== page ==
Premier League's €6.9bn TV deal risks relegating Champions League into a second-tier competition

ANALYSIS: Sky and BT Sport's astronomical new Premier League television deal is not just bad news for other domestic competitions but also for Uefa's jewel in the crown
By Kris Voakes | International Football Correspondent

Last week's confirmation of a €6.9 billion, three-year Premier League television deal put an end to any debate about the long-term pulling power of football.

The announcement takes the sport to a whole new level at a time when global austerity suggests such figures should be decreasing rather than increasing.

Yet the Premier League contract is not good news for everybody in football. With televised English top-flight games worth around €12 million each and other leading European leagues battling to keep up, the Champions League stands to lose out heavily.

Despite its continuing rise in stature since the European Cup's shake-up in 1992, the riches on offer from the competition are being gradually dwarfed by the loot available on home soil.

The burgeoning Bundesliga’s latest TV deal is worth €2.5bn over four seasons. Bearing in mind the EPL deal works out at €2.3bn per season, the Bundesliga's €628m a year generates only 30% the revenue of England's top flight. In La Liga, €755m (33% of EPL) went to the clubs in 2013-14 in broadcasting revenue, while Serie A clubs shared €846.1m (37%).

Yet all of those figures offer bigger rewards than Uefa have been able to provide for progress in the Champions League. Real Madrid’s Decima triumph in Lisbon in 2014 was rewarded with a €57.4m cut of the prize fund, yet they cashed in €140m in broadcasting revenue under the terms for Spanish TV rights.

Madrid are a special case since they and Barcelona currently benefit from the lack of a collective bargaining agreement in the Primera Division. Even a deal entitling Spanish clubs to a similar ratio of the pot as the system in England allows would have seen the Blancos matching their Champions League return.

Indeed, Chelsea pocketed €112.9m for finishing third in the Premier League yet only €43.4m for advancing to the last four in Europe, and would have still only claimed a fund equating to 50% of their domestic bonus had they gone on to win the Champions League themselves.

But the most incredible statistic is that Madrid’s European cash boost came in €20m shy of the broadcasting revenue collected by Cardiff City, who finished dead last in the Premier League. And that difference is growing.

When the new EPL deal kicks in, clubs demoted to the Championship are set to earn three times more in prize money than the winners of the Champions League. The most prestigious competition in world club football is being made entirely redundant by the domestic game’s pulling power.

The assertion that more than half of the Premier League’s 20 clubs would gladly accept the offer of 17th spot and the safety that it guarantees is becoming more and more justified with each passing TV deal.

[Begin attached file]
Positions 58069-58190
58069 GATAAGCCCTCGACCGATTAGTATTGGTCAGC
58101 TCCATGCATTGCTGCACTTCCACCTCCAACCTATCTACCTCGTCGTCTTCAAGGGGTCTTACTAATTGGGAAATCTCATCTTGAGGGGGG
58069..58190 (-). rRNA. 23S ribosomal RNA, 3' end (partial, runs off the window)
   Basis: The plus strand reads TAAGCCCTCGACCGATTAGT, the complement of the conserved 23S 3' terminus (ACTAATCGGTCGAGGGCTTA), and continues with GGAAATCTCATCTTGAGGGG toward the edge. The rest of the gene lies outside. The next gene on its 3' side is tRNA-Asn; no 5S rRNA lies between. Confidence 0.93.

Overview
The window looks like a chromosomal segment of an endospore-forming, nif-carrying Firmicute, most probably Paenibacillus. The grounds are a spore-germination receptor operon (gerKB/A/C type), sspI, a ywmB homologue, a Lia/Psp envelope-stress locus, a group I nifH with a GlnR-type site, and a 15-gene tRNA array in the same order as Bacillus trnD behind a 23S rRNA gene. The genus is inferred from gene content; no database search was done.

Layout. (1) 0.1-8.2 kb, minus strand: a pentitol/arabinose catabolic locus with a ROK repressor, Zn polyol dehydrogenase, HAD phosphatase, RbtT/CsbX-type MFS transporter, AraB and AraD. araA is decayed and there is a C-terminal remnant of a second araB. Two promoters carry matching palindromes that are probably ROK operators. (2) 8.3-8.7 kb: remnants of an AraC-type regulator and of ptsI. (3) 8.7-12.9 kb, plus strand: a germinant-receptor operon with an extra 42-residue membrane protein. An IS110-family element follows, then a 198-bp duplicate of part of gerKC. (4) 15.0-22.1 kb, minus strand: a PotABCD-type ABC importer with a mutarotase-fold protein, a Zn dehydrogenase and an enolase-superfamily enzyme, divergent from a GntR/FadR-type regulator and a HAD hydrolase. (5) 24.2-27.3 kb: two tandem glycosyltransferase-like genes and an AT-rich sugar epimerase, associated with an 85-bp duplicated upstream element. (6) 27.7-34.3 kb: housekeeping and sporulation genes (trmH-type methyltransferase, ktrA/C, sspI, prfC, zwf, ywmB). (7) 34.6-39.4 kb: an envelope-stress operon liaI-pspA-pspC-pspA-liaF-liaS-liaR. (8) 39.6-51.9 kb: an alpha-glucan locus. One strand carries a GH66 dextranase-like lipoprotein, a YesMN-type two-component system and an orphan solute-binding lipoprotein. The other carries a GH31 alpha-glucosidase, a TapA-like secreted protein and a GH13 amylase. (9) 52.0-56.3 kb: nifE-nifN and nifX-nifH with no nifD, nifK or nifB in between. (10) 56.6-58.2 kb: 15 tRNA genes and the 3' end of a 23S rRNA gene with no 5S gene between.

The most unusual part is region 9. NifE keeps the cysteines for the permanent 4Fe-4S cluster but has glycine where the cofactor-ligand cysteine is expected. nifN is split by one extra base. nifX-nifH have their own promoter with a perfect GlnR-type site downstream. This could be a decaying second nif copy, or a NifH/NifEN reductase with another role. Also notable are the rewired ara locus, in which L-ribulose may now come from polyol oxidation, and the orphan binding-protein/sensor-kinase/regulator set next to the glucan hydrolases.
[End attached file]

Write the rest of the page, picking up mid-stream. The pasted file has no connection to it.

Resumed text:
A club’s ability to continue raking in the millions on offer in the top flight is of far greater importance than an outside shot at European progression and the trappings that can come with the extra exertions. A speculative bid to challenge the natural order is simply becoming too big a risk.

And the gap between England and Europe is only likely to grow, with EPL Chief Executive Richard Scudamore underlining the importance of the new TV rights deal.

“That money will continue to be invested by the clubs in terms of playing talent to continue to put on the best possible show they can,” he boasted on announcing the agreement.

Such an addition of wealth is likely to lead to even more of the world’s greatest players being enticed to England to ply their trade, and before long the Premier League title will become more prestigious than the Champions League crown.

The recent Deloitte Football Money League release placed 14 of the Premier League’s 20 clubs among the top 30 highest-earning outfits in the world game, and the continued escalation of TV cash can only lead to an increased financial dominance for the English.

Sky TV have contributed around €5.6bn to the new deal, and their corporate affairs director Graham McWilliam took to Twitter to explain why it was such a coup for his company to secure Premier League rights for such a huge outlay while passing up the chance to maintain its hold on Champions League coverage across the United Kingdom.

That apathy towards Uefa’s leading light is now becoming more widespread.

While chasing a top-four place for the right to be involved in the Champions League currently remains many European clubs’ first priority, the ability to match the Premier League’s pulling power in any way possible and make the most of the football boom is rapidly becoming a sport in itself.

"We have a serious problem. We won't be the best league in a year," La Liga president Javier Tebas admitted to the BBC last week.

"We're going to lose a lot of value in the market because the Premier League is going to snap up all of the global TV competition and contracts."

And as that happens more and more, the importance of the Champions League will also diminish. Uefa’s boast that their competition is the only place to see all of the world’s best teams and players colliding is becoming increasingly diluted.

A time is coming when the Premier League will have the financial muscle to attract the planet’s biggest stars every single weekend, and when it does the Champions League risks being relegated into a second-tier competition.

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